July 3 (Bloomberg) -- Barclays Plc’s top three executives resigned amid a deepening dispute with the Bank of England about whether the central bank pushed the lender to submit artificially low Libor rates during the financial crisis.
Robert Diamond stepped down today as chief executive officer and Jerry Del Missier quit as chief operating officer, the London-based lender said in a statement. Chairman Marcus Agius will also leave once he has found a replacement for Diamond, who has worked at the bank for the past 16 years.
The three are leaving after regulators fined the bank a record 290 million pounds ($455 million) for attempting to rig the London interbank offered rate. Bank of England Governor Mervyn King and Financial Services Authority Chairman Adair Turner intervened to force Diamond out, the British Broadcasting Corp. reported. A day before Diamond was due to appear before lawmakers, the lender released a note of a 2008 call which purported to show Paul Tucker, the central bank’s then markets director, hinted that Barclays could lower its Libor rates.
“Tucker stated that the levels of calls he was receiving from Whitehall were ‘senior’ and that while he was certain we did not need advice, that it did not always need to be the case that we appeared as high as we have recently,” Diamond said in an Oct. 30 e-mail to then CEO John Varley and Del Missier.
Diamond, of Concord, Mass., didn’t believe he had received any instruction or that he gave any order to Del Missier to lower the bank’s submissions, according to evidence provided by the bank to lawmakers today. Del Missier concluded that the Bank of England had instructed the firm not to keep Libor so high and instructed rate-setters to lower their submissions, Barclays said.
“As a result of what he believed was a genuine misunderstanding, Jerry was the most senior officer who gave instructions to lower Libor rates,” Agius said on a conference call with journalists today. “That obviously puts him in a very difficult situation.”
Officials at the Bank of England couldn’t comment immediately on the document.
UK and US regulators found Barclays “systematically” attempted to rig the London and euro interbank offered rates for profit. Libor, which is determined by 18 banks’ daily estimates of how much it would cost them to borrow from one another for different time frames and in different currencies, is the benchmark for more than $360 trillion of securities, including mortgages, student loans and swaps.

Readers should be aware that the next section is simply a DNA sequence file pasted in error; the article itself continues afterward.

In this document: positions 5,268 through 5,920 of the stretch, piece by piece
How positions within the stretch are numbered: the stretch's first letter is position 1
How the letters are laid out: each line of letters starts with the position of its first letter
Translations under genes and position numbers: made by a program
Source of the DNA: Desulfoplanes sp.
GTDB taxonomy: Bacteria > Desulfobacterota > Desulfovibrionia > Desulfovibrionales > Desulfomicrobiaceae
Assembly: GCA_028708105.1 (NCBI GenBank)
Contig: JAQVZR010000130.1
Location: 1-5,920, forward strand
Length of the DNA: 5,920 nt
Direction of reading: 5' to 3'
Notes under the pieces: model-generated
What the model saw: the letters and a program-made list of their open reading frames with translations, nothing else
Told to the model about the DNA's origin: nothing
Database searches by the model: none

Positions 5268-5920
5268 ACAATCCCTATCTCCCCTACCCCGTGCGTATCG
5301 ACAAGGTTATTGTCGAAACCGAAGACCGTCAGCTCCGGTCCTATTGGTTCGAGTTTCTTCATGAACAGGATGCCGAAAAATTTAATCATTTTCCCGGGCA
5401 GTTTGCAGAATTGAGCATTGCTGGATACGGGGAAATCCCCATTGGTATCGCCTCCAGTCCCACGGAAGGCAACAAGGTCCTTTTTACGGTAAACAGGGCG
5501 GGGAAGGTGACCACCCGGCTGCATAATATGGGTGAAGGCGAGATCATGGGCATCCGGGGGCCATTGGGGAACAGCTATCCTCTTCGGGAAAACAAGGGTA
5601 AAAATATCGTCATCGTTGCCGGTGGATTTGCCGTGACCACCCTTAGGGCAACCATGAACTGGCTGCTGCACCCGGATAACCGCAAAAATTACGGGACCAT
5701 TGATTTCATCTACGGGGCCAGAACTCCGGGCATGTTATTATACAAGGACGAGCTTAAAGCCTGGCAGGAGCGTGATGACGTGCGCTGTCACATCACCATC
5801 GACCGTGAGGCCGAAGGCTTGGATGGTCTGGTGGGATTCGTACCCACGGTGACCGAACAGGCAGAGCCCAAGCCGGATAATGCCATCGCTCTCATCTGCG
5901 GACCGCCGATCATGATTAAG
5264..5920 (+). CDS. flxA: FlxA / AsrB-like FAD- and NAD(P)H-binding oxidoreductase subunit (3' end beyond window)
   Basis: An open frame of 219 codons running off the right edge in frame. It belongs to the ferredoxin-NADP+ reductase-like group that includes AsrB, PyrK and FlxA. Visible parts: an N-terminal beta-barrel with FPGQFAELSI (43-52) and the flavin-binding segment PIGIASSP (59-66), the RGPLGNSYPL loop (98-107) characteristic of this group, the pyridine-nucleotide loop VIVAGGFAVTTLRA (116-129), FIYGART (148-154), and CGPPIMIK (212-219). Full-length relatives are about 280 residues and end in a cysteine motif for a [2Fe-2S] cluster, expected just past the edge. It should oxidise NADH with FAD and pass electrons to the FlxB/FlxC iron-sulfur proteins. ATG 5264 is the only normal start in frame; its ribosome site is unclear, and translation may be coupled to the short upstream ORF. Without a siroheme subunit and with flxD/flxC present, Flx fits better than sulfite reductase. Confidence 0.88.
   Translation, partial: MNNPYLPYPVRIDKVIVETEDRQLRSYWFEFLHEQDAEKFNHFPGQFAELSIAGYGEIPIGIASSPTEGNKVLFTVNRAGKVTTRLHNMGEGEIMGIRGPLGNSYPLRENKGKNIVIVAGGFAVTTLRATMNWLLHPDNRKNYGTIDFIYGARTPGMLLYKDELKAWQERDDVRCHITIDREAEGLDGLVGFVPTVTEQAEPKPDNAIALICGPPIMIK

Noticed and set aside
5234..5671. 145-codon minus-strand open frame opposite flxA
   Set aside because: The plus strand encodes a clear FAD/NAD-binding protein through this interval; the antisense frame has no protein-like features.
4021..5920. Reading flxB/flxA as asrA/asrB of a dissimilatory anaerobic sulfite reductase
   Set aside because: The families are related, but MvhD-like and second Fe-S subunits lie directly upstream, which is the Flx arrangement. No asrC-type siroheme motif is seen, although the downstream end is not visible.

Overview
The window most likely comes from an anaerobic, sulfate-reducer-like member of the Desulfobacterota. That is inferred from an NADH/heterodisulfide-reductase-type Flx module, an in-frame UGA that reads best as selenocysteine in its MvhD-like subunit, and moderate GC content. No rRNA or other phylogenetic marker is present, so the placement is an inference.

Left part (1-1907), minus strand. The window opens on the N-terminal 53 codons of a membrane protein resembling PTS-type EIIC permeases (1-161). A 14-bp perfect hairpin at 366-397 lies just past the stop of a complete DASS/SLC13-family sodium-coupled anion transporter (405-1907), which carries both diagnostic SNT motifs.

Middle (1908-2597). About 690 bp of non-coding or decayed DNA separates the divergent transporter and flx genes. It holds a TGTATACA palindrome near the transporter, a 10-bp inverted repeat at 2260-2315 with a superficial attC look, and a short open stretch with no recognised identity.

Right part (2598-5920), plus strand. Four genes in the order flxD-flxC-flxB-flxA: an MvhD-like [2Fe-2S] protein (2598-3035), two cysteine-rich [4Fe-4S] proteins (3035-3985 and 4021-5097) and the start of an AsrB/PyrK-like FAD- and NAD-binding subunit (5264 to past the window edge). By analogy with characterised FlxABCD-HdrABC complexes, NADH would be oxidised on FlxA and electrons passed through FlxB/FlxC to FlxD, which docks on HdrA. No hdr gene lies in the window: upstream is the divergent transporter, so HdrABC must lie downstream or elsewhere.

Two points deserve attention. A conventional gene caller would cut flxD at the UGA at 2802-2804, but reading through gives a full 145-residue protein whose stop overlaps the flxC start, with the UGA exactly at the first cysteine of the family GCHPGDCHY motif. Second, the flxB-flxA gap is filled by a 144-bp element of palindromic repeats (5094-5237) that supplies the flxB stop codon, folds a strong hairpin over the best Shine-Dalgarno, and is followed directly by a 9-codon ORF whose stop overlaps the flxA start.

“I don’t think anybody should underestimate the seriousness of this,” said Dominic Rossi, chief investment officer for equities at Fidelity Worldwide Investments, one of Barclays’s 10 biggest shareholders.
Diamond had yesterday defied pressure to quit, pledging to implement the findings of a review into how the bank sets Libor. U.K. regulators are weighing whether to start criminal probe into Libor-fixing.
“The external pressure placed on Barclays has reached a level that risks damaging the franchise,” Diamond said in the statement. “I cannot let that happen. I am deeply disappointed that the impression created by the events announced last week about what Barclays and its people stand for could not be further from the truth.”
Barclays pared gains of as much as 4.8 percent and was down 0.7 percent at 167.70 pence at 4 p.m. in London trading, giving the company a market value of about 20.4 billion pounds.
“Barclays is in big trouble,” said Jason Kennedy, CEO of Kennedy Group, a London recruitment firm. “The captain is gone, the first officer is gone. The chief engineer has gone and therefore the oil tanker is drifting with no port of call.”
Mitt Romney’s campaign announced yesterday Diamond will no longer be cohosting a London fund-raiser for the presumptive Republican nominee.
“Mr. Diamond decided to step aside as a cohost for the upcoming London reception to focus all his attention on Barclays,” Romney campaign spokeswoman Andrea Saul said. “We respect his decision.”
Romney was planning to attend the fund-raiser when he is in town for the opening ceremonies of the Olympics. The price for attending the dinner ranged from $25,000 to $75,000, according to the London Telegraph.
Diamond gave $2,500 to Romney last year and has donated to a variety of candidates, including Senator Kirsten Gillibrand, a New York Democrat, and Senator Scott Brown, a Massachusetts Republican.
The Romney campaign would not immediately say whether the fund-raiser was still in the works or who else would be co-hosting.
Matt Viser of the Globe contributed to this report.